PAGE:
Haudenosaunee men ordered to pay Enbridge's legal fees

June 5, 2017
Article Source
Toronto Star

A judge has ordered two Haudenosaunee men to pay Enbridge Inc. more than $25,000 after they set up live traps and blocked workers' access along the Line 10 pipeline in rural Hamilton.

Indigenous protesters Todd Williams and Wayne Hill must fork over $18,387.81 and $7,000, respectively, to cover Enbridge's legal fees, Justice David A. Broad ruled last month.

In March, the pipeline company was granted a court injunction against the two men after they set up a series of steel cage rabbit traps and blocked access to its dig sites this winter in a bid to exercise their treaty rights.

Williams said Enbridge offered him a deal that stipulated he wouldn't have to pay if he agreed to stay away from its site for two years.

Initially, Williams said he saw that as good news.

"It doesn't mean someone else can't take up the fight … while I sit in the penalty box."

But the more Williams started telling people in his clan about it, the more he began reconsidering.

"What about your fight?" Williams said he was asked. "You're standing up for our treaty rights."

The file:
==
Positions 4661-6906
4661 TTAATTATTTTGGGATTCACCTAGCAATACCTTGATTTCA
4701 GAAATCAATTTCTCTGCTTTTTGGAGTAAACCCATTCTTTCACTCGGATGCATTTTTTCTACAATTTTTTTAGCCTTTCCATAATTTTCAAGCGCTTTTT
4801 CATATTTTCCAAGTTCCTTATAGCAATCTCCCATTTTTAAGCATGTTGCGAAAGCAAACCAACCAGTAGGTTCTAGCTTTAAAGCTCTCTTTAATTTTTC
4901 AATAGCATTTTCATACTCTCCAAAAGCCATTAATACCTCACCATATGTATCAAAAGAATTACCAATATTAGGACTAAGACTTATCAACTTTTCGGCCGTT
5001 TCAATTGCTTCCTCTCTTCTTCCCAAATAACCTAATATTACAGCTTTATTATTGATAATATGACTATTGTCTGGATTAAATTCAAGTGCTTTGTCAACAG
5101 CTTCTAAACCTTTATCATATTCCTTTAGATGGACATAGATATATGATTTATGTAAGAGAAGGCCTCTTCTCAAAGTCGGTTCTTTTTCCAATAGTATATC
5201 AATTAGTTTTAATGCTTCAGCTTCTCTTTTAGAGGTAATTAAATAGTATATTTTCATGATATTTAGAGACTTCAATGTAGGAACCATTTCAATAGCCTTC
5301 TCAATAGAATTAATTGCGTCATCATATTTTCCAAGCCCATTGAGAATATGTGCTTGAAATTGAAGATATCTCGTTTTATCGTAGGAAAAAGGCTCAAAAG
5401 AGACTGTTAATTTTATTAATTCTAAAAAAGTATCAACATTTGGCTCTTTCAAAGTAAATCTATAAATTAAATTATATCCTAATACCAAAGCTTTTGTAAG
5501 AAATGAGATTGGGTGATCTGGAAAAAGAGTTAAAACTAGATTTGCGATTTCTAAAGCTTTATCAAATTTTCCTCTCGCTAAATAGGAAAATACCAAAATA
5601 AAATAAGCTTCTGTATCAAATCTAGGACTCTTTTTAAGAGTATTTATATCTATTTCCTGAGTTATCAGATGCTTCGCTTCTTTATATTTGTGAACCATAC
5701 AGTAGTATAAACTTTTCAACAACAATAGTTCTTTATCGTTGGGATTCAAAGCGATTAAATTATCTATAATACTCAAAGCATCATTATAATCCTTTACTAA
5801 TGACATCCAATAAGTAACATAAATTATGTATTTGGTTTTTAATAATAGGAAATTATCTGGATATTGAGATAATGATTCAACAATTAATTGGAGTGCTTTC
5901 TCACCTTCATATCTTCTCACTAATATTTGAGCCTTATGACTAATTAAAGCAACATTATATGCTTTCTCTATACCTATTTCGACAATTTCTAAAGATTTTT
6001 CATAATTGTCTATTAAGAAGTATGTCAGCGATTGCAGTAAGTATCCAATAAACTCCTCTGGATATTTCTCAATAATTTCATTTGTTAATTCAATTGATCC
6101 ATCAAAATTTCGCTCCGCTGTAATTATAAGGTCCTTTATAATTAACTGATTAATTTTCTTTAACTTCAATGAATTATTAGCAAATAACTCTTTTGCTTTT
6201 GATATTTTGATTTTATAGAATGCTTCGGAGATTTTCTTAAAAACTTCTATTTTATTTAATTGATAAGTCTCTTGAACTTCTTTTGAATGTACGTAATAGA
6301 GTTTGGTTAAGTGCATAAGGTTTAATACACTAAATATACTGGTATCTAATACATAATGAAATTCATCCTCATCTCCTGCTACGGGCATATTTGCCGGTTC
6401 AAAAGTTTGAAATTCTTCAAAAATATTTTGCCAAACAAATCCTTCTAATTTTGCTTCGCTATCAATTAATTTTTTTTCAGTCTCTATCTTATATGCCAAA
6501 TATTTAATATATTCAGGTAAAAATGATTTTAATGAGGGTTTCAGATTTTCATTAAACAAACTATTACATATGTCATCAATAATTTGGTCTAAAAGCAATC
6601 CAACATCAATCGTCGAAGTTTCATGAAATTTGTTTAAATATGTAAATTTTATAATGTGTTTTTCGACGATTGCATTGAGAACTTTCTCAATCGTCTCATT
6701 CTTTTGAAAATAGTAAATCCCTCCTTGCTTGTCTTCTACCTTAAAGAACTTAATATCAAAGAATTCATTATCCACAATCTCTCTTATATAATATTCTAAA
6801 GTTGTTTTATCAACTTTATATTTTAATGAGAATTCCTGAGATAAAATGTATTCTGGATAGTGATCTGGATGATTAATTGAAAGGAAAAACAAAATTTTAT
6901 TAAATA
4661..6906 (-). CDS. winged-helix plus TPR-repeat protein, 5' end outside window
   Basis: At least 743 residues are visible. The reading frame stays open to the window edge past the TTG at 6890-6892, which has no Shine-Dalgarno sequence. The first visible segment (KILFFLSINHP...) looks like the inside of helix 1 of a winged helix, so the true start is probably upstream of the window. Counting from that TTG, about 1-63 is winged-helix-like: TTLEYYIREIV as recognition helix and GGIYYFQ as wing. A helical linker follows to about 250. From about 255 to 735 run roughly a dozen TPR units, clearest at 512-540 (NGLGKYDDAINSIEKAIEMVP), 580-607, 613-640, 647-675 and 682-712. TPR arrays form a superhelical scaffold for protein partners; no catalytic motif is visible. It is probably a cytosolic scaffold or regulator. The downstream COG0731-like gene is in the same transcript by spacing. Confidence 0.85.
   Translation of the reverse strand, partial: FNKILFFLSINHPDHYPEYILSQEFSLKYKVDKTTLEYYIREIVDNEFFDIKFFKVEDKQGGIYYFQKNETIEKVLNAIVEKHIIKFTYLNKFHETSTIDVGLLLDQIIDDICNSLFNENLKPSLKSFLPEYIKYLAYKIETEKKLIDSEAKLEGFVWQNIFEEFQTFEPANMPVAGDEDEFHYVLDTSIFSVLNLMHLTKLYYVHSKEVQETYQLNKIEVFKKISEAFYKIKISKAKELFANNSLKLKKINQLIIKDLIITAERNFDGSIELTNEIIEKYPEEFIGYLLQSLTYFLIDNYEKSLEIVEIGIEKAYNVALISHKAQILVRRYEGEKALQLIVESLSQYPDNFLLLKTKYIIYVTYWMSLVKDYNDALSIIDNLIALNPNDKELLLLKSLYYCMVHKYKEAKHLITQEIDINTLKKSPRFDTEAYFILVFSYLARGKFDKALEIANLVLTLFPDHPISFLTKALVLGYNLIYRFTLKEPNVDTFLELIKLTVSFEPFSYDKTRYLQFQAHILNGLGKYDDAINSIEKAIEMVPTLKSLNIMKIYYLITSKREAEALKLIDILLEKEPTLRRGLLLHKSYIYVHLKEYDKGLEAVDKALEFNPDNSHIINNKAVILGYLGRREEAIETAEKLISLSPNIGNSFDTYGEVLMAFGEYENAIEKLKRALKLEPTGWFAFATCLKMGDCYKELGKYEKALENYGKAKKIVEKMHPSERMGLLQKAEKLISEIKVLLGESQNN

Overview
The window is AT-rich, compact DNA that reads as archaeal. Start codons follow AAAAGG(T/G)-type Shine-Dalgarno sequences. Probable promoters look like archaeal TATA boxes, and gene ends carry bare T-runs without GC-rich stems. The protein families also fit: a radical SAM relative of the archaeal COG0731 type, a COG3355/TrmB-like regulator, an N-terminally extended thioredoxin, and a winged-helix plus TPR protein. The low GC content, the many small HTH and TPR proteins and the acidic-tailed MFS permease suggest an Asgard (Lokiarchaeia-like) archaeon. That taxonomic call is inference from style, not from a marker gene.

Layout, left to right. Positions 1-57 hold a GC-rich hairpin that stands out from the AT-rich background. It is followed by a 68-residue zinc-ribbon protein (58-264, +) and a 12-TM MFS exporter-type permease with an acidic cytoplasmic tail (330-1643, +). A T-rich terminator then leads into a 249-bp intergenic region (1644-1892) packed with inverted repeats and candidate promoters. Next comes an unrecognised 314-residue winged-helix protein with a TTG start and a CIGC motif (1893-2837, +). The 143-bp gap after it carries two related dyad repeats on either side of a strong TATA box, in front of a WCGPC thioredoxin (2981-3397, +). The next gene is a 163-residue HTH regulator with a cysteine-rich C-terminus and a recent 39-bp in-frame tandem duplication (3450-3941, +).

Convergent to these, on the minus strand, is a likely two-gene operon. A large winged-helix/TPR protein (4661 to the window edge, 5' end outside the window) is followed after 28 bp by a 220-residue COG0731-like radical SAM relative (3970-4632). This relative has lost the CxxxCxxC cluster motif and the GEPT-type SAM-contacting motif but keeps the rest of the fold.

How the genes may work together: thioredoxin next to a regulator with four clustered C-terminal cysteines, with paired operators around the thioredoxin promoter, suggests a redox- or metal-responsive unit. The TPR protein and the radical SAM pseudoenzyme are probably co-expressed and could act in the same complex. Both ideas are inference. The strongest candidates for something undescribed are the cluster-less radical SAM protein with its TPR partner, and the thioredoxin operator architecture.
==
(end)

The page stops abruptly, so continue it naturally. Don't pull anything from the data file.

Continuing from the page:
Williams said he's meeting with family this weekend to discuss the issue. He plans to make a decision by next week.

Enbridge spokesperson Suzanne Wilton said in an emailed statement that "it would be inappropriate for us to discuss the specifics as these matters are before the courts."

Wilton noted the injunction was granted after Hill and Williams interfered with pipeline maintenance work by "blockading workers, taking down fencing and entering work sites that are secured — putting people and the environment at risk."

"Seeking legal remedies is always a last resort that we undertake with careful and thoughtful consideration," Wilton added. "We would prefer to achieve mutually agreeable solutions through conversation."

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